Gastric Squeeze

  • Medical Author: Scott H Plantz, MD, FAAEM
  • Medical Editor: N Stuart Harris, MD, MFA
  • Medical Editor: Francisco Talavera, PharmD, PhD
  • Medical Editor: James Kimo Takayesu, MD
Reviewed on 10/8/2021

What Is Gastric Squeeze?

  • Gastric squeeze, or gas in the gut, often occurs while diving as air inside the body swells during descent and expands during ascent.
  • Other causes of gastric squeeze may include
    • drinking carbonated beverages before diving,
    • eating beans before diving,
    • chewing gum during diving, or
    • repeatedly equalizing the ears with the head down.

What Are Gastric Squeeze Symptoms and Signs?

Symptoms and signs of abdominal squeeze include the following:

  • Abdominal fullness, abdominal cramps, pain, belching, and flatulence occur.
  • Rarely, gastric squeeze may cause a diver to pass out or may result in gut rupture.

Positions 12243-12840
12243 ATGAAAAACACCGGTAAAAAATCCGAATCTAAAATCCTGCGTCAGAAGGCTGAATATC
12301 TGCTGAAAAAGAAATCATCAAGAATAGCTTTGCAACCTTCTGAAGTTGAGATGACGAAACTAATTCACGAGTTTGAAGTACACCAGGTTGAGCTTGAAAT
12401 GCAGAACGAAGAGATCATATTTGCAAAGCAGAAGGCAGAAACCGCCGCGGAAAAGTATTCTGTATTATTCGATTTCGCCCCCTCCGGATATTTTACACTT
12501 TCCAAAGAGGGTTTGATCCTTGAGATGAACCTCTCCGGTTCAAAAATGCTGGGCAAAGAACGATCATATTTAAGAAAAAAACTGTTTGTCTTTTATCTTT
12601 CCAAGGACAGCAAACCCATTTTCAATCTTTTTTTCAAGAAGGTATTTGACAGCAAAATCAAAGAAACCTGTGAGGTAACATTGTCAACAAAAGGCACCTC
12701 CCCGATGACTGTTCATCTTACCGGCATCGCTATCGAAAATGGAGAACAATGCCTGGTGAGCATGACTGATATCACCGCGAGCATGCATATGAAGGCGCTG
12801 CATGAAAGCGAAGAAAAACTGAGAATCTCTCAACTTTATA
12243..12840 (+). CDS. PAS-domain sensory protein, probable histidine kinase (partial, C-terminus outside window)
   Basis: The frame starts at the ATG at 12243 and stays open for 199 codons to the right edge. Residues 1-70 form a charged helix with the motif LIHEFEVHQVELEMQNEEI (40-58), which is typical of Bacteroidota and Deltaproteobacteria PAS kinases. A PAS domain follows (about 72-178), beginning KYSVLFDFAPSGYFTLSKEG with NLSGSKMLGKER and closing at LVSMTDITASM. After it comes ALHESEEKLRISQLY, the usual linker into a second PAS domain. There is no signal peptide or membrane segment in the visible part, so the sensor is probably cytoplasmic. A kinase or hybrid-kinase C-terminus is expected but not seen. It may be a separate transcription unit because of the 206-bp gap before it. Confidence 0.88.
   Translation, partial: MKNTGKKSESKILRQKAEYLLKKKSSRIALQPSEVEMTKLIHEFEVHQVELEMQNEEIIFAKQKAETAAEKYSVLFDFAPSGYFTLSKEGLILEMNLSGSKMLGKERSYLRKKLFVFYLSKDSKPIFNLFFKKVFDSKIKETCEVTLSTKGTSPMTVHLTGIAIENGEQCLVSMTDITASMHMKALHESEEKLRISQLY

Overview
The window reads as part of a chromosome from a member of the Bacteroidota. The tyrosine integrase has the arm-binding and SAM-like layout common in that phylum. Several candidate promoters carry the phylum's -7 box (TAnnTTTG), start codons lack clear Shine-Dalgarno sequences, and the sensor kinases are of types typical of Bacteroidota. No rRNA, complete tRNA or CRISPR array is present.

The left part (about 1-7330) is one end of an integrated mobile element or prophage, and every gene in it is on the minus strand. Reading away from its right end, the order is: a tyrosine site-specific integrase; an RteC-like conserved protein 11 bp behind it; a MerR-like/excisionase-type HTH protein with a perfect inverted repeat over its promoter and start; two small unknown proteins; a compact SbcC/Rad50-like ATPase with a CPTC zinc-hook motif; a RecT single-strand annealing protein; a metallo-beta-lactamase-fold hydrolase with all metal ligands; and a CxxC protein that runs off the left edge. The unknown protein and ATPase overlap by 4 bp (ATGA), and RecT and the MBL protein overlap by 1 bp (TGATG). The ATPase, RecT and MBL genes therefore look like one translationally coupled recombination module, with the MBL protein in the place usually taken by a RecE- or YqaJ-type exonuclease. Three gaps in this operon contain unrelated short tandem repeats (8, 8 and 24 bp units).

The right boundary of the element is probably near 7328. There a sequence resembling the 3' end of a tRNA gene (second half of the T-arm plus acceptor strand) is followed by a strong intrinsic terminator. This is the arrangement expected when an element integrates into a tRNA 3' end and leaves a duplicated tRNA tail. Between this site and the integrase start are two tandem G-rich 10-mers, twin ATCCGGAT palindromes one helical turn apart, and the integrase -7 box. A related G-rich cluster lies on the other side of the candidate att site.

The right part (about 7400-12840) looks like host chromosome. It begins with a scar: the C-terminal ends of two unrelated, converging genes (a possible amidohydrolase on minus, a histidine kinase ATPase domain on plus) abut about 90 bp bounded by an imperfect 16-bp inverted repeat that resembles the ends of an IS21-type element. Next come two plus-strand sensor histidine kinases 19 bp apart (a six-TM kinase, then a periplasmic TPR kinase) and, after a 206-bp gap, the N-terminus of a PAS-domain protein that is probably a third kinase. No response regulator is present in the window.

What Is the Treatment for Gastric Squeeze?

Treatment while diving consists of the following:

  • Vent the gas and stop the ascent.
  • Continue the ascent when gastric squeeze symptoms subside.

When to Seek Medical Care

Medical assistance for gastric squeeze is rarely required. However, see a health care provider if severe pain fails to subside after belching or flatulence occurs.

For More Information

Divers Alert Network, Diving Medicine, Gastrointestinal Issues - Consider Them Before Returning to Diving, Scuba Diving Safety

The Merck Manual of Diagnosis and Therapy, Decompression Illness


16 Surprising Headache Triggers and Tips for Pain Relief See Slideshow

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Reviewed on 10/8/2021
Medically reviewed by a Board Certified Family Practice Physician


Hayden, JD, Davies, JB, Martin, IG. "Diaphragmatic rupture resulting from gastrointestinal barotrauma in a scuba diver." Br J Sports Med 32.1 Mar. 1998: 75-6M.

U.S. National Library of Medicine

Patient Comments & Reviews

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